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I'm trying to make a project to detect NAs in an inter-vlan IPv6 environment via trunk line. I know that NAs are sent in multicast so it would be possible to see the NA messages using a trunk line. With this in mind, I set up an environment consisting of 5 pcs and 2 vlans (10 and 20). PC1 and PC2 are vlan 10(switchport mode access) and PC3 and PC4 are vlan 20(switchport mode access). PC5 is a trunkline (switchport mode trunk). In order to verify I receive the messages, I use wireshark to check all packets. I can ping from one vlan to another and I can see other NDP message types such as RS, RA and even NS; however, there was no NA detected. I can't seem to find any reason why. Any response would help. Thanks

  • Did any answer help you? if so, you should accept the answer so that the question doesn't keep popping up forever, looking for an answer. Alternatively, you could provide and accept your own answer. – Ron Maupin Aug 11 '17 at 4:27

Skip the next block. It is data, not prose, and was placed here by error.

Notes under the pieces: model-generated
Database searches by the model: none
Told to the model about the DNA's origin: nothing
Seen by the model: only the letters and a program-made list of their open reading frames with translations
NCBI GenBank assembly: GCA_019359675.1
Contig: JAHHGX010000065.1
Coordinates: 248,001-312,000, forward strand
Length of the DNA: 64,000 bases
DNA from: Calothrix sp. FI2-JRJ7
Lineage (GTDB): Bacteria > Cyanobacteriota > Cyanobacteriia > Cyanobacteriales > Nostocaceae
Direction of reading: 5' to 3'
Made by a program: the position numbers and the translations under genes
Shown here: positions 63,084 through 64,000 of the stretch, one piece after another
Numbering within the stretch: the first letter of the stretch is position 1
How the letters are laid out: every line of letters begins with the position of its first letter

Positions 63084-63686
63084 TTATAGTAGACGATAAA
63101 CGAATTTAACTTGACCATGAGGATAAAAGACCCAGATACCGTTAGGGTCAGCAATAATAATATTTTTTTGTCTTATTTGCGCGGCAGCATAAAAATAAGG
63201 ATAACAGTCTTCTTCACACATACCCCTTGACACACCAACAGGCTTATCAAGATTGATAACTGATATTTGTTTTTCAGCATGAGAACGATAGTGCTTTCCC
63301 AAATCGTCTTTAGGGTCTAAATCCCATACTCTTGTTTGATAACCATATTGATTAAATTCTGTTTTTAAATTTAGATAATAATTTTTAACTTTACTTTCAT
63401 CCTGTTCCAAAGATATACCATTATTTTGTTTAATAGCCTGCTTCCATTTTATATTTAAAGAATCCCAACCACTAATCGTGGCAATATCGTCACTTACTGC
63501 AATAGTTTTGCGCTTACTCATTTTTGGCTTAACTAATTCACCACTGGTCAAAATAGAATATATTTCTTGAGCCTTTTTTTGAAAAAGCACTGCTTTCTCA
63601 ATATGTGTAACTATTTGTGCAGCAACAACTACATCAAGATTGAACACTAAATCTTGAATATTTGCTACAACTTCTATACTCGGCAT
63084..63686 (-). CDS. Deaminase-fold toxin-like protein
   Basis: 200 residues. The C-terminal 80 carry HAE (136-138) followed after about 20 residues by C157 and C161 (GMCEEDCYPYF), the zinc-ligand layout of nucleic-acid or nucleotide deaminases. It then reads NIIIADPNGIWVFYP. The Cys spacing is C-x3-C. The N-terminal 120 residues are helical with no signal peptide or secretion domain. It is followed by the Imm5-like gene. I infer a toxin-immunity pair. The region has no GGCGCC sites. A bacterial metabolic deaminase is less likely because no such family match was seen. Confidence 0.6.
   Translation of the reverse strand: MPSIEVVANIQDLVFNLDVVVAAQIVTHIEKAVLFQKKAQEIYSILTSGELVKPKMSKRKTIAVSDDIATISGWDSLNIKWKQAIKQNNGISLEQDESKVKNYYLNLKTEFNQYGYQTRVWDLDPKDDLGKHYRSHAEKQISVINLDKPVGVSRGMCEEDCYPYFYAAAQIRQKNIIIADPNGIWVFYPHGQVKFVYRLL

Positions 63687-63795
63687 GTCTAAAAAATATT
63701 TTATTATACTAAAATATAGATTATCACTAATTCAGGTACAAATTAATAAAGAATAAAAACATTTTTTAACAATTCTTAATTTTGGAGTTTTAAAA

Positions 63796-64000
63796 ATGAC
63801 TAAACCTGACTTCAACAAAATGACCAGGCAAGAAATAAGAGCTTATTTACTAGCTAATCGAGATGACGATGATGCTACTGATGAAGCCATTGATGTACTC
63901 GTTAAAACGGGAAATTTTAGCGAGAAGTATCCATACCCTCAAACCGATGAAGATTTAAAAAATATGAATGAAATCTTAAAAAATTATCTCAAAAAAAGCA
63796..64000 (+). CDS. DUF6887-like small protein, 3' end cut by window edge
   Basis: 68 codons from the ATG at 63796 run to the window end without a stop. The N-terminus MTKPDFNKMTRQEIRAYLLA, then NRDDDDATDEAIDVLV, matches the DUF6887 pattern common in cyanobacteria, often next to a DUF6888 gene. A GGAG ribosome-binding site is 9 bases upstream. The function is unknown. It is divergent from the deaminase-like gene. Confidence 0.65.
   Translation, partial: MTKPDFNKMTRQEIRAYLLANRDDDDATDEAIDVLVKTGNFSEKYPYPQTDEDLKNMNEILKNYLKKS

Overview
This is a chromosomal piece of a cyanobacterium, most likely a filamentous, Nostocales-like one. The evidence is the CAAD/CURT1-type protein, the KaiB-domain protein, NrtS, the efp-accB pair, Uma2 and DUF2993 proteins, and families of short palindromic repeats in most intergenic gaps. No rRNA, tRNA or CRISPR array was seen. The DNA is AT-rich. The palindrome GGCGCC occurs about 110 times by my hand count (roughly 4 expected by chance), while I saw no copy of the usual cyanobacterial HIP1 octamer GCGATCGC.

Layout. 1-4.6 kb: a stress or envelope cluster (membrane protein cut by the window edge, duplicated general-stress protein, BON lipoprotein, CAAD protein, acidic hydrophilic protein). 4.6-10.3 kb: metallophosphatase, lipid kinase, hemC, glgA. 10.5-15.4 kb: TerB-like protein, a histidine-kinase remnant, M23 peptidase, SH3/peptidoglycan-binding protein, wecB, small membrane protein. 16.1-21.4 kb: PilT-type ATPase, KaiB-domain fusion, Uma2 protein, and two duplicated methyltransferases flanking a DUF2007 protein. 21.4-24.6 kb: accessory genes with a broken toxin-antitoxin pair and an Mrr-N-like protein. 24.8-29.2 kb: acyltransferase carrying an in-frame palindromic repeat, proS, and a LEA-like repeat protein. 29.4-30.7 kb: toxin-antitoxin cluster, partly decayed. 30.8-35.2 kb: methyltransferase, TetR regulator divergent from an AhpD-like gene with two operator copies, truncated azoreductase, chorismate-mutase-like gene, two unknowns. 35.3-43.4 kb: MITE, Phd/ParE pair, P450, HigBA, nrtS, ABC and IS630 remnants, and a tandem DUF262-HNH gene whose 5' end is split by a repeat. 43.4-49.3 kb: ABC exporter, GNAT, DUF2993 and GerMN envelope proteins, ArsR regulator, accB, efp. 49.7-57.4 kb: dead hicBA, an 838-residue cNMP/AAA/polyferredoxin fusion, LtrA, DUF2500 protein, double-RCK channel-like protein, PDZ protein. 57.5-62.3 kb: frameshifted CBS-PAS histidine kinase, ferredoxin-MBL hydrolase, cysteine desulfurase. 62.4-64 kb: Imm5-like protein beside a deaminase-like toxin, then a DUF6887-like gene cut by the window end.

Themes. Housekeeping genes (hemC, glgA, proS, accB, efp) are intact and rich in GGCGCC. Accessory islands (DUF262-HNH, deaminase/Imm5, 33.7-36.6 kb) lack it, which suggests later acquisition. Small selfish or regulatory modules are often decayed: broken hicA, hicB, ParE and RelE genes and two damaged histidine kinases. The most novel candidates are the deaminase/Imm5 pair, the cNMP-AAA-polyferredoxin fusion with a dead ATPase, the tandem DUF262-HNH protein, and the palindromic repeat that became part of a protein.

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Since there is no ARP in ipv6 you need the Neighbor Solicitation and Neighbor Advertisement messages to resolve IP to MAC addresses within the same subnet. If you are pinging PCs in the same subnet across switches, at some point in time the NS and NA messages were present. If you can't see them now its most probably because the MAC addresses have been cached in the PCs.

  • Hi, i would like to ask if it is still possible that NAs can be sniffed using trunkline if the MAC addresses have not been cached in the PCs? Thanks – John Paul Feb 14 '15 at 2:45
  • Yes, at some point in time the IP has to be resolved into a MAC address. This is when the NS is sent and an NA is received. If this resolution is happening over a trunk (but within the same VLAN), you should see them. Change the IP on a remote PC to force a new MAC resolution while you are sniffing traffic. That should do it. – Ricardo Feb 14 '15 at 3:06
  • Hi Would'nt the trunkline sniff the NAs for multiple vlans since different vlans goes through the trunkline ? – John Paul Feb 14 '15 at 3:27
  • No, if the ping is going to another VLAN then it is routed via a router (or layer 3 switch), so no NS is sent if the router MAC is already known. – Ricardo Feb 14 '15 at 3:40

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